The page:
Browsing by Subject "proxy"

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  • Boxström, Agneta (Helsingin yliopisto, 2021)
    Abstract: Northern boreal peatlands form one of the biggest carbon pools in the biosphere, thus having great potential to cause major changes to the global carbon cycle. The ongoing recent warming may affect the carbon dynamics though factors, such as, vegetation, hydrology and permafrost balance. As the future is still uncertain there are no definitive answers on how the peatlands will react in the future. Fortunately, moisture sensitive organisms such as, bryophytes and testate amoeba is preserved in the peat and can therefore be used to reconstruct past climatic shifts. In this thesis I studied palaeohydrology and peat accumulation over the last two millennia, from three peat cores originating in a permafrost peatland in Rogovaya, Russia. I used testate amoeba as a proxy of past moisture conditions and plotted the taxa composition of each core against 14C and 210Pb dated samples, to reconstruct past moisture shifts. The results were also supplemented by plant macrofossil and carbon accumulation data for more robust results. Of the three cores, Rog11 provided the oldest testate amoeba dataset by reaching the Dark Ages Cold Period. During this period there were indications of dry moisture conditions followed by a wet Medieval Warm Period. The Little Ice Age gave indications of a drying trend, while toward the end of the LIA Rog8 indicated opposite moisture conditions. From the end of the LIA onwards a general trend of drying and increased carbon accumulated is noted. Yet, during the last decade the trend has turned. The wet shift might indicate that the threshold for the peatland has been reached and the amount of melting permafrost has exceeded the evapotranspiration rate. As a conclusion my result indicates that the dynamics of both hydrology and carbon are complicated processes affected by both autogenic and allogenic factors, therefore causing large variability even on a local scale. The absence of widely spread observations of the most recent wet shift also indicates that the response of the peatland to the recent warming might be unequal. To rectify this situation, continued research is crucial, so that we can increase our understanding of climate-peatland interactions.
  • Ovaska, Aino (Helsingin yliopisto, 2021)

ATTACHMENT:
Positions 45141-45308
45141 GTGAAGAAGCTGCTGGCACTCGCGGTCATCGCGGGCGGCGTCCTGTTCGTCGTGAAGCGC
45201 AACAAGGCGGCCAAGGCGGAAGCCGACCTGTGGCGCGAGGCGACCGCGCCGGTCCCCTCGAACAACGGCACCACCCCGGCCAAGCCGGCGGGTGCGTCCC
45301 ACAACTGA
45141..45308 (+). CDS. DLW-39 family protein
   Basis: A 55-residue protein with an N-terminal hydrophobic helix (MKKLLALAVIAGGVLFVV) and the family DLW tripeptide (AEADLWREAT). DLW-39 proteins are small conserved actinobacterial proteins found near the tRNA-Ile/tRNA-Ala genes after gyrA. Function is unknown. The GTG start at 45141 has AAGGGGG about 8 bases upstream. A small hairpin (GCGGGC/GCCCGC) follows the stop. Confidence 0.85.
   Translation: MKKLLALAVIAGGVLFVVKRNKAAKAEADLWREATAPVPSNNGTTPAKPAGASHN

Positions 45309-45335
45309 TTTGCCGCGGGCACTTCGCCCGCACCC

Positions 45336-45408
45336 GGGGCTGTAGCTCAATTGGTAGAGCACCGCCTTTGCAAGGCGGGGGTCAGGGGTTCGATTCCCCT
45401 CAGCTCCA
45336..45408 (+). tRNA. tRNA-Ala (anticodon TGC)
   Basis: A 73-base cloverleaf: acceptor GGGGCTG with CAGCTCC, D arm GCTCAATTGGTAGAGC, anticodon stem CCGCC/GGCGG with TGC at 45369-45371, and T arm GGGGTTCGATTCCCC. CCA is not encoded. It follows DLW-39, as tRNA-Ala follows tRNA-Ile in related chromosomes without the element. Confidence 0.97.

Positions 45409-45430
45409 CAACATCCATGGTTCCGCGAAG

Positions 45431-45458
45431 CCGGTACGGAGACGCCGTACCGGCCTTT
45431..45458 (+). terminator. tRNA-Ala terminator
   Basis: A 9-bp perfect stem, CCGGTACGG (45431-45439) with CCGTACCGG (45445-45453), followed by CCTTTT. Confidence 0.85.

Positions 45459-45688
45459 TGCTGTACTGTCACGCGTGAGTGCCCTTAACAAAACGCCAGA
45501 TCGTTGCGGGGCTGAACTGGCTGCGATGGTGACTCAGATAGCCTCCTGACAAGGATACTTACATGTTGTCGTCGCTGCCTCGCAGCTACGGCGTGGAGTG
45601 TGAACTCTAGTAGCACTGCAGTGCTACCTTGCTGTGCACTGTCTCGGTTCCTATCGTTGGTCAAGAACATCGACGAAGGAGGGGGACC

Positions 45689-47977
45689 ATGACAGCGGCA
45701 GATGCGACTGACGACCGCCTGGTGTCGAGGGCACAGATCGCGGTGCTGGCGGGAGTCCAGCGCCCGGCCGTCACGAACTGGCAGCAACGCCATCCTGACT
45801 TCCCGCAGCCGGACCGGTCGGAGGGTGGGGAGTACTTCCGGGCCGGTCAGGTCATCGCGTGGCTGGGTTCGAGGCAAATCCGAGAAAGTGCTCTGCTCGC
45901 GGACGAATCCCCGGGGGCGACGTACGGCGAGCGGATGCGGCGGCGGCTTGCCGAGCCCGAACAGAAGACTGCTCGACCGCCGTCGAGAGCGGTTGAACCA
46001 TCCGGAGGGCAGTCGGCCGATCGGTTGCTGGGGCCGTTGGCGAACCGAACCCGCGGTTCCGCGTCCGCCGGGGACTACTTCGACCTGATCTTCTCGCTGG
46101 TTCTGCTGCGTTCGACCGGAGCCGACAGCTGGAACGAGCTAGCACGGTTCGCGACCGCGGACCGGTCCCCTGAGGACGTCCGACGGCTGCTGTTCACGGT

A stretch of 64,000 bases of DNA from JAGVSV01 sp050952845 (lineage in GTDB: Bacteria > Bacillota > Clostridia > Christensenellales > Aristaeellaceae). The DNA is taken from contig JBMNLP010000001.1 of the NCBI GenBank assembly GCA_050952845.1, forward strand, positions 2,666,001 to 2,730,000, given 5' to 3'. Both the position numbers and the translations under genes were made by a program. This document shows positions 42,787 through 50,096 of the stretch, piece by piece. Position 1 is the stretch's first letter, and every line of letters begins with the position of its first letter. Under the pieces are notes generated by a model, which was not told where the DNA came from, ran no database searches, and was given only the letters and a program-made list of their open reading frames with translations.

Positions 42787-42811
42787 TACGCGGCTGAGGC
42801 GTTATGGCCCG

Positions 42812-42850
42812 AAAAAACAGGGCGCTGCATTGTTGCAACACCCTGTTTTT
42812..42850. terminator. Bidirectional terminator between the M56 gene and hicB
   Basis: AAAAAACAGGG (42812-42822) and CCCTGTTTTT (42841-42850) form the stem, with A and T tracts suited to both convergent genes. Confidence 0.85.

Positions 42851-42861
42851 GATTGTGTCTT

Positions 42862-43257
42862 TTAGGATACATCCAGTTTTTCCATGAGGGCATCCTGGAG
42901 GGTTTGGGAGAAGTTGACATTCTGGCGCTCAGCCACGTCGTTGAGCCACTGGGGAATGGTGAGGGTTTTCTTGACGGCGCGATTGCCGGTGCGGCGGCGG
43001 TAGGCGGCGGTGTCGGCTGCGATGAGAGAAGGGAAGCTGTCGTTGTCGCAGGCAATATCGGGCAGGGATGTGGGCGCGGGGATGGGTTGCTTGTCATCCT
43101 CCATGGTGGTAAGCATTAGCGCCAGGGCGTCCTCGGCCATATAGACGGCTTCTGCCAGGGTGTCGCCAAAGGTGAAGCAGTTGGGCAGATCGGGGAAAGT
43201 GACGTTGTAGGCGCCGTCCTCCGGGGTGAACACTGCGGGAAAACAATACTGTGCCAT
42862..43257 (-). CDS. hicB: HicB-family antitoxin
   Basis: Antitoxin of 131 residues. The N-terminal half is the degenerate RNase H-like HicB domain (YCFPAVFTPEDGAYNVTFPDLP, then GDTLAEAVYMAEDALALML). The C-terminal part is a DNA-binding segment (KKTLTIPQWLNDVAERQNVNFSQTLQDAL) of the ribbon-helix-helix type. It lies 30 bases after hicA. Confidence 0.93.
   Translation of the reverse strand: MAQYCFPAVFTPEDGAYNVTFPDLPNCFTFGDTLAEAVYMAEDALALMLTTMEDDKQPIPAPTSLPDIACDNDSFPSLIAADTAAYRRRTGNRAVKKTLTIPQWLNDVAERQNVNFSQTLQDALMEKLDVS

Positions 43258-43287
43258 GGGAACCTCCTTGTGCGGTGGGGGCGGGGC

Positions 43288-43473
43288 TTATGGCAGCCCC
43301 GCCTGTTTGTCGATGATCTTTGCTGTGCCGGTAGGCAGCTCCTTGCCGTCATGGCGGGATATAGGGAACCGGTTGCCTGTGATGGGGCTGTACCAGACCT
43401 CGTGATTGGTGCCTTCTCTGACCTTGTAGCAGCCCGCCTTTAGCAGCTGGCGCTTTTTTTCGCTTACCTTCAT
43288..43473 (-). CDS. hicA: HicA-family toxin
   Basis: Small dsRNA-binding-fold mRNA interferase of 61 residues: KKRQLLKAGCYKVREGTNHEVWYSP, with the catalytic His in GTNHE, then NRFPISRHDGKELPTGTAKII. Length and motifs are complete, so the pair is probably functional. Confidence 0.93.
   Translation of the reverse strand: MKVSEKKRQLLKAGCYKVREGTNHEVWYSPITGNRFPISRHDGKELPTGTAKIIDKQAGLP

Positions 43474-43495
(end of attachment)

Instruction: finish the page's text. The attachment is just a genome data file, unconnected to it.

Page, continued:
Cloud condensation nuclei (CCN) participate in controlling the climate, and a better understading of their number concentrations is needed to constrain the current uncertainties in Earth’s energy budget. However, estimating the global CCN concentrations is difficult using only localised in-situ measurements. To overcome this, different proxies and parametrisations for CCN have been developed. In this thesis, accumulation mode particles were used as a substitute for CCN, and continental proxy for number concentration of N100 was developed with CO and temperature as tracers for anthropogenic and biogenic emissions. The data utilised in the analysis contained N100 measurements from 22 sites from 5 different continents as well as CO and temperature from CAMS reanalysis dataset. The thesis aimed to construct a global continental proxy. In addition to this, individual proxies for each site (the site proxy) and proxies trained with other sites’ data (the site excluded proxy) were developed. The performance of these proxies was evaluated using a modified version of K-fold cross-validation, which allowed estimating the effect of dataset selection on the results. Additionally, time series, seasonal variation, and parameter distributions for developed proxies were analysed and findings compared against known characteristics of the sites. Global proxy was developed, but no single set of parameters, that would achieve the best performance at all sites, was found. Therefore, two versions of global proxy were selected and their results analysed. For most of the sites, the site proxy performed better than the global proxies. Additionally, based on the analysis from the site excluded proxy, extrapolating the global proxy to new locations produced results with varying accuracy. Best results came from sites with low concentrations and occasional anthropogenic transport episodes. Additionally, some European rural sites performed well, whereas in mountainous sites the proxy struggled. Comparing the proxy to literature, it performed generally less well or similarly as proxies from other studies. Longer datasets and additional measurement sites could improve the proxy performance.